When I sat down to talk with Stanford’s Humanist Chaplain, John Figdor, he had just finished setting his email’s autoreply to inform students who were looking to set up a meeting with him that he would be busy for the next half-hour. On the Stanford campus, such attention to contact with students can be hard to find, but Figdor is committed to providing it. Like all Stanford chaplains, part of his job is to provide counseling and a sense of community to the members of his denomination, but unlike the others, his ministry is aimed towards the non-religious. He commonly deals with students who come to him with “concerns about dating and relationships, and work-life balance issues,” and he offers as much advice as he can.
Figdor explains, however, that he tries to steer more serious issues on to Counseling and Psychological Services: “While I was in divinity school becoming a humanist chaplain, I learned that some chaplains, with an absolute minimum of training, would try to help people with really intense issues, such as domestic violence or alcoholism. But I think that’s kind of irresponsible, because chaplains don’t necessarily have advanced degrees in psychology and counseling. One of the strong opinions of humanism is that you should ask the experts. So if you’re talking about psychology, you should ask a psychologist.”
His commitment to seeking the opinions of field experts in the resolution of serious problems sets him apart from other chaplains, but he also differs from them in terms of the influences that he draws from when speaking with students.
“One of the cool things about humanism,” Figdor explains, “is that we don’t have a canon: there’s no bible for humanists. Instead, we have the eastern and western literary traditions as our influences, so it’s pretty wide-ranging.”
Although it is broad, humanism does have some central tenets; humanists believe that human interests and values are of primary importance, and prefer individual thought and empirical evidence to faith, tradition, and authority. Figdor identified his strongest intellectual influences as “people like Steven Pinker, John Rawls, the eminent Harvard philosopher, obviously people like Richard Dawkins, Sam Harris and people like Christopher Hitchens, who [he] saw as a mentor in many ways.”
Yet despite humanism’s criticism of faith and the supernatural, Figdor still believes that humanists can be spiritual.
“It all depends on how you interpret this word spiritual,” he argued. Most people take it to mean “getting together to pray and focus on development of the soul,” but Figdor prefers to emphasize “Eudaimonia…the idea of human flourishing. This is the idea that people should pursue excellence in every aspect of their lives.” He therefore tends to avoid using the word spiritual due to the “supernatural baggage associated with the term.”
Figdor’s own interest in humanism was sparked when “people began to be much more interested in talking about religion and talking about how religion influences public life in this country… especially after 9/11.” After he studied philosophy at Vassar College as an undergraduate, he enrolled in the Harvard Divinity School. He “ was studying to become a young Christopher Hitchens, a scholar of religion. But during the course of my studies [at the Divinity School], I learned that while there are tons of scholars and critics of religion, there was a real need for community organizers to start building Humanist communities.”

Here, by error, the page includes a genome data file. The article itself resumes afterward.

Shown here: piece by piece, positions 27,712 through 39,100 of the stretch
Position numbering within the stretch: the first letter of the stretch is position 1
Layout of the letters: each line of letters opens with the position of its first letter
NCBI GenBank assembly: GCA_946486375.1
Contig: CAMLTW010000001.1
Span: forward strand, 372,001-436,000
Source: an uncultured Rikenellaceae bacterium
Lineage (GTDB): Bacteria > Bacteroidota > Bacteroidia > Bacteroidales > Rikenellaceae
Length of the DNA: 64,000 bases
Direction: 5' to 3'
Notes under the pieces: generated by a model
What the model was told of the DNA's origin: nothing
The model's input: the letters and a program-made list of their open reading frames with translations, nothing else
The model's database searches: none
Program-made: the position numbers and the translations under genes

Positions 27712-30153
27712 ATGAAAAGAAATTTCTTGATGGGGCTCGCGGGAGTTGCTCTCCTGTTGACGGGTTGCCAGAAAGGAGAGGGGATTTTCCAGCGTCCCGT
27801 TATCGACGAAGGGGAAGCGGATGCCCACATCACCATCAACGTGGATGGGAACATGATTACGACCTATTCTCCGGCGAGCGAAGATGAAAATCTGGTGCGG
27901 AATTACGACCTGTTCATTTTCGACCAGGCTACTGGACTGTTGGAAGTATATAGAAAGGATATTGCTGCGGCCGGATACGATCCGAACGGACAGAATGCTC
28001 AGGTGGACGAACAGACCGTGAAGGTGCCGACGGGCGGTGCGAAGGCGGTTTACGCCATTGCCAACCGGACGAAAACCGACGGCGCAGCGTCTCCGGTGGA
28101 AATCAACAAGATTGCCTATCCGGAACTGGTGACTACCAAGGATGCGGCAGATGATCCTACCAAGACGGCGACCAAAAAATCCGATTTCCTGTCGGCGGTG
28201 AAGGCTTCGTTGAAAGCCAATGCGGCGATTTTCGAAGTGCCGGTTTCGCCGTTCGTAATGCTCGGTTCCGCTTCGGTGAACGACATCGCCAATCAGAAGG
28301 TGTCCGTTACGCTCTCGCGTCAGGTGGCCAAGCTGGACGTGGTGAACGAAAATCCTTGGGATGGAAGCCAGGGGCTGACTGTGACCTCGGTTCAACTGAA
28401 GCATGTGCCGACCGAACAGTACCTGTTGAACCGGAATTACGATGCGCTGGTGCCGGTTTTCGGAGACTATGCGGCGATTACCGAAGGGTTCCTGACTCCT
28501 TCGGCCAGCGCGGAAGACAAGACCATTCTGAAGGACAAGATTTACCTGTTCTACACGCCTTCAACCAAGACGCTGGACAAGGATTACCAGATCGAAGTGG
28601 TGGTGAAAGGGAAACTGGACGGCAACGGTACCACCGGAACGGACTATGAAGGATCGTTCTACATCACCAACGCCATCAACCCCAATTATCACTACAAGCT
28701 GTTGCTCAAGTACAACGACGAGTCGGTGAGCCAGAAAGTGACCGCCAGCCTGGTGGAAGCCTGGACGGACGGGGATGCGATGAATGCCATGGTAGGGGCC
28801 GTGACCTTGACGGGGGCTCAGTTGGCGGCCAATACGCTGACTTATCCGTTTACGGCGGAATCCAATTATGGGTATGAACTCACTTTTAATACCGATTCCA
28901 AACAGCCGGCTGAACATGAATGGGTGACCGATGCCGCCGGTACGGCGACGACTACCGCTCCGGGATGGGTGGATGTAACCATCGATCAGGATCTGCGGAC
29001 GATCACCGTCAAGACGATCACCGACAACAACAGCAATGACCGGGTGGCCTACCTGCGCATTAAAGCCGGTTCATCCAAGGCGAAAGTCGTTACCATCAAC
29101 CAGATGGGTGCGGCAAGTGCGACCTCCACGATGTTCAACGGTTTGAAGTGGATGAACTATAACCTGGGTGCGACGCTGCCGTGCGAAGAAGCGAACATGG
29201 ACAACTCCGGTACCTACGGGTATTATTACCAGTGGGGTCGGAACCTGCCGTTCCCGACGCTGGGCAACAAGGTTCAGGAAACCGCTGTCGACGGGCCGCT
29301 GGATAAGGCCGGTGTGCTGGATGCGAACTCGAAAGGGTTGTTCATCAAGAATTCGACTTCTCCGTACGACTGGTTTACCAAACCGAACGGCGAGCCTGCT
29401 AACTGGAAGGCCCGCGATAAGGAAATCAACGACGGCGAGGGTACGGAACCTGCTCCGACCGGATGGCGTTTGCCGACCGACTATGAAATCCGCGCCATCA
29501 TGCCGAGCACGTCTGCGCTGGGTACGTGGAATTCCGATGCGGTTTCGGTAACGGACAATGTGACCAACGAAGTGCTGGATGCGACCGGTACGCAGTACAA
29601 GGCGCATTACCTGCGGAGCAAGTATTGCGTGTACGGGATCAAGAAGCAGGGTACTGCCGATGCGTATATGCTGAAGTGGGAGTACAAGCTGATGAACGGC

“Even though I enjoy those other activities, I decided to make that my secondary focus, and to make my primary focus building a community for students who are broadly non-religious- atheist, agnostic, humanist, etc.,” he added. While at Harvard, he was president of Harvard’s Humanist organization, ‘Harvard Atheists, Skeptics, and Humanists’. He also was a member of the Board of Directors of the Secular Student Alliance, and an Assistant Chaplain to Harvard’s Humanist Chaplain Greg Epstein.
Figdor’s first exposure to Stanford, the first University on the West Coast to add a humanist chaplain to its community, occurred when Atheists, Humanists, and Agnostics!, or AHA!, a Stanford student organization, invited him to speak on Darwin Day last year. The day is a celebration of the birthday of Charles Darwin, and after speaking to members of the humanist community at Stanford during that event, Figdor and five others set up a new humanist organization, the Humanist Community, dedicated to serving Stanford alumni. His work on that non-profit made him a natural choice for his new position, and in his capacity as the Humanist Chaplain he not only counsels students but also is heavily involved in organizing AHA! activities.
One of his goals in that regard is to enhance the collaboration between Stanford humanists and the greater community in this area. Prior to this year, there were only two explicitly humanist organizations in Palo Alto: the Humanist Community of Silicon Valley, which is located off-campus and tends to attract an older demographic, and AHA!, the Stanford student organization. Unfortunately, two groups have had little contact in the past.
“Historically, we haven’t had any real connection with the Humanist Community of Silicon Valley because they’re mostly…well, to be honest, they’re older… And students also have notorious difficulty getting off-campus to any event- you know, the Stanford bubble,” said AHA! President Armand Rundquist.
Figdor, however, hopes to change that.
“He really wanted to work toward building a broad coalition of humanist groups in the area,” said Rundquist. “There’s this divide between the on-campus student group and the off-campus Humanist Community of Silicon Valley and the other humanist communities in San Francisco or across the Peninsula; I think John really wanted to bring all of them in and help coordinate them.”